Whoo-ee! I have discovered a whole new world, the world of the aged. I know I have been 91 for almost a year but somehow or other I never realized my position in life has changed. Suddenly, I have realized I am now an object to be carefully guarded, helped in every way possible, and even cherished, like I was some kind of valuable marble statue.
Indeed, I have discovered there are whole organizations whose very objective is my comfort. I had a visit the other day from one of these, a beautiful young woman called Maude, from France, an origin that pre-disposes me --- a man who has been a francophile ever since 1952,when, on holiday from ration-book England, I first set eyes on the charcuteries and patisseries in even their small villages --- very much in her favour. Here was a people, their shops showed me, who like to eat well. And pretty soon, as I became accustomed to their language, I loved the sound of it. Any mastery in its use has escaped me, in spite of the ceaseless hours I have spent in its study since my arrival in Canada in 1954, so all I can do is listen to Maude and wish I could understand her in her own language. Of course, that doesn't really matter, because she speaks my language with a delightful French accent. So all this is to announce that I am hopelessly enamoured of her, after only one visit, and that I find it hard to believe that any city or provincial administration, or whichever agency may be responsible, could ever have been thoughtful enough to engage so wonderful a person as Maude, and assigned her to make sure I am always in good spirits.
But it is not only Maude who has enlivened my life. Since I have been forced to use a walker I find people everywhere are opening and holding doors for me, and on arrival at the coffee shop, they are moving chairs to make way for me, and scurrying around to get me my favourite newspaper, and otherwise making me feel I am still an object worthy of small attentions.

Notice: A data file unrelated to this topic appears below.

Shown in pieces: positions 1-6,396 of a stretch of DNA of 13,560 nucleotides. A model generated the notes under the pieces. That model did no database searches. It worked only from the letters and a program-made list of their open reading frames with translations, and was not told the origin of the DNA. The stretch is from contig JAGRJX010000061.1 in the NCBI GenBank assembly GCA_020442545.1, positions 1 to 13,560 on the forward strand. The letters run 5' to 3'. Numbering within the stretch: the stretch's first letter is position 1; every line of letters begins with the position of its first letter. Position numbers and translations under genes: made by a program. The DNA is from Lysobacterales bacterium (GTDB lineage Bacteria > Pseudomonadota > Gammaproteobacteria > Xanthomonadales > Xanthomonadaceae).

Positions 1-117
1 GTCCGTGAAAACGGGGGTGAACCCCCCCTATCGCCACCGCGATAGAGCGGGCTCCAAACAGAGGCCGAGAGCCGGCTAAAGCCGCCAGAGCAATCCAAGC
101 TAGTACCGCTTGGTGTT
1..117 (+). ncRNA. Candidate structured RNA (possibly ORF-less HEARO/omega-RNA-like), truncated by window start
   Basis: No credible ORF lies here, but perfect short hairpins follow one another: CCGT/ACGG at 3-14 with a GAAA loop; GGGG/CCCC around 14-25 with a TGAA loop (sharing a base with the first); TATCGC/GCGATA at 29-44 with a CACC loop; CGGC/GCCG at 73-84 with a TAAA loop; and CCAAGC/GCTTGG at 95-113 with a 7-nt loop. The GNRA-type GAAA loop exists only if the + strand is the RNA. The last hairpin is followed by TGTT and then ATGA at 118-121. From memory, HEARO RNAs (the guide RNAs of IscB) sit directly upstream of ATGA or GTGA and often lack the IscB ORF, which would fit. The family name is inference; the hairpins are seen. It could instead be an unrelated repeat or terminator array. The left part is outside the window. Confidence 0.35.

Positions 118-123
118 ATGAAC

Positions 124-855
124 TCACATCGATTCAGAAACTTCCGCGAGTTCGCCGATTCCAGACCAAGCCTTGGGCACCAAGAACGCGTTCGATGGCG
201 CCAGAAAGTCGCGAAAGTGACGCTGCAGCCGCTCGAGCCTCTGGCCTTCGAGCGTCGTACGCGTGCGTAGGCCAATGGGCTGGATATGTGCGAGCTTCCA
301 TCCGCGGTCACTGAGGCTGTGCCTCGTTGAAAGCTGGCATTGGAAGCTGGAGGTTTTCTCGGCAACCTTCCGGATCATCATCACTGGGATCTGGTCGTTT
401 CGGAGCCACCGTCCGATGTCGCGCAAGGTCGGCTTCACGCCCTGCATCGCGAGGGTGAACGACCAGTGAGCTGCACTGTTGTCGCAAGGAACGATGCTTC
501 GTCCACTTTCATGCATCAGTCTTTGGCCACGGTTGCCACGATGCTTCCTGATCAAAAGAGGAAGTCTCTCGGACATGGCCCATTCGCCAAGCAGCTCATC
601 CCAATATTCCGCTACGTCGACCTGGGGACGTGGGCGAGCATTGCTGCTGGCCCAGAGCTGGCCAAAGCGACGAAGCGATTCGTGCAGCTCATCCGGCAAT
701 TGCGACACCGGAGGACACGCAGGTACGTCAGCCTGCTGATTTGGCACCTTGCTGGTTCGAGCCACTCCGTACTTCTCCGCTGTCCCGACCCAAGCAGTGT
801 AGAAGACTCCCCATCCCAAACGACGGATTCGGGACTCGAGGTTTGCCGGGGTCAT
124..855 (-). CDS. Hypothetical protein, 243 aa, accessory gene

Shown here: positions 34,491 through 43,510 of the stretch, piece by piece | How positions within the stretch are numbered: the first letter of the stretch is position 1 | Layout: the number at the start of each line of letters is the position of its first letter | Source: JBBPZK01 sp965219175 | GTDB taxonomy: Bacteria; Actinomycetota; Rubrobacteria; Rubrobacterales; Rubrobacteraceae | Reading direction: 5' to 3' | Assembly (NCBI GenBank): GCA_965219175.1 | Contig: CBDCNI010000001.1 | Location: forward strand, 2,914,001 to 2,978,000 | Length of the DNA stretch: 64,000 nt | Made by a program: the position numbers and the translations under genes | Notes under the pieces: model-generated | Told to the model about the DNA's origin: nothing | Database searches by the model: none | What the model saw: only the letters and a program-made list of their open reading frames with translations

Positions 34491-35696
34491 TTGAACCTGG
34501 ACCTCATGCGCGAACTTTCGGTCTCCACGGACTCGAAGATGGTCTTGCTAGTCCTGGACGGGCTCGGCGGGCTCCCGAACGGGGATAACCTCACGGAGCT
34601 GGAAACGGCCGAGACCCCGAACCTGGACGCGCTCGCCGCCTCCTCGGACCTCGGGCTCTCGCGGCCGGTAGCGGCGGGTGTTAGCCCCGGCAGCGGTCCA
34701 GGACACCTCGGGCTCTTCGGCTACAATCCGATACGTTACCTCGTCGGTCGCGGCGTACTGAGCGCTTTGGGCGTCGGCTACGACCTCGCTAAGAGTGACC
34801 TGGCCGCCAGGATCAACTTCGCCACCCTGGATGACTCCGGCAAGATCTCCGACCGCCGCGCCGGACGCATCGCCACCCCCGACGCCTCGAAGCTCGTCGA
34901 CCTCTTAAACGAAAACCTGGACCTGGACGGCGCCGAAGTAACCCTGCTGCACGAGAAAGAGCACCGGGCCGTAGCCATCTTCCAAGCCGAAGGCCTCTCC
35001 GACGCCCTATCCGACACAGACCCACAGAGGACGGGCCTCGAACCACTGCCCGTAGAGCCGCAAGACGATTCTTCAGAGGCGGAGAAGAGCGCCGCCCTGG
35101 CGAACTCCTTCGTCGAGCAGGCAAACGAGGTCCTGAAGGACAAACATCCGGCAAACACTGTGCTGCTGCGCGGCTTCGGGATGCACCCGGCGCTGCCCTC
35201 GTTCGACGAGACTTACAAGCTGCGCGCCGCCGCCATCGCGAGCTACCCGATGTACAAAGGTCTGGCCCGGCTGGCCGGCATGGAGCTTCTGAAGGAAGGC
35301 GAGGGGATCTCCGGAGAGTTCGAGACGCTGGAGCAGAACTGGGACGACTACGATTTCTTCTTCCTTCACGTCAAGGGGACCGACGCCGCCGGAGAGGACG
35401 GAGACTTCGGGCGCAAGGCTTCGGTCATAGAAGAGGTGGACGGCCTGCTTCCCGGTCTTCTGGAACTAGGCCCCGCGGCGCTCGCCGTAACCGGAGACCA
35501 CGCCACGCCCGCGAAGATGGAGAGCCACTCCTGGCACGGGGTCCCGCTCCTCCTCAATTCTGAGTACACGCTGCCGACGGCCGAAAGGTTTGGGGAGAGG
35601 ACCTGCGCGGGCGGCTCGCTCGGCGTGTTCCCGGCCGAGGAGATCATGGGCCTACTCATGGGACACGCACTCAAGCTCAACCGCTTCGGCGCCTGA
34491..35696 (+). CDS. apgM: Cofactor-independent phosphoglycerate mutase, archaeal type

Not only that, my youngest son, Thom, who has recently very justifiably taken to denouncing me for some of the things I have done in the past, has put all that aside and in a full, and very much appreciated act of devotion, has taken to aiding me in every possible way, accompanying me on my medical visits, wheeling me on wheelchair through the endless corridors of the hospital, listening, and remembering evey detail of what the doctor says, arranging and collecting my medications, and even cooking me some evening meals at the end of his long day at work on his own affairs. I am struck by how much worse would be my condition without his ceaseless acts of devotion. And how much I owe him for his kindness to me.
He even sits through the endless hours of waiting for appointments: it is the mark of a successful physician, apparently, that he has to keep his patients waiting for hours after the time set for his appointment, a phenomenon that Thom --- less given to outbursts of impatience than am I --- explained to me arises from the fact that every patient poses a different problem, takes an unforeseeable amount of time, and thus causes the doctor’s timetable to be an inadequate guide to his or her day’s work.
Nowadays the thing I am most marvelling at is the vigour of the young, who zip past me on their strong legs --- so beautiful those strong young legs, I think, as they disappear into rhe distance before me – every one of them, it seems, completely unaware of, or at least taking completely for granted their youthful vigour and what a glorious asset it is to them, and one that will unfortunately not last, so that they must take full advantage of it while they have got it. I remarked the other day to a strange young woman in the elevator how lucky she was. She laughed and asked why. :”Because you can walk,” I said . She looked at me with my walker, smiled at me, and said, as if taken by surprise, “Oh yes, I must take advantage of it while I have got it.”
So at the moment it is my hip that is bothering me. My eyes, too, of course. It has been a hell of a job to write this, even slowly. I find it difficult to place the sensor exactly where it is needed if I am to correct the many typos I make in writing these days. For someone who has rattled off millions of words over the years on my favoured little Italian typewriters, which were an inch or two bigger than this keyboard, this is a particular irritation.
Well, I’ll leave it there for the moment. I hope I can take up next time some subject of general interest about which I can at least express some opinion worthy of the name.
Meantime, in the words of the immortal archie (or was that mehetabel?) “wot the hell, wot the hell, toujours gai, toujours gai.”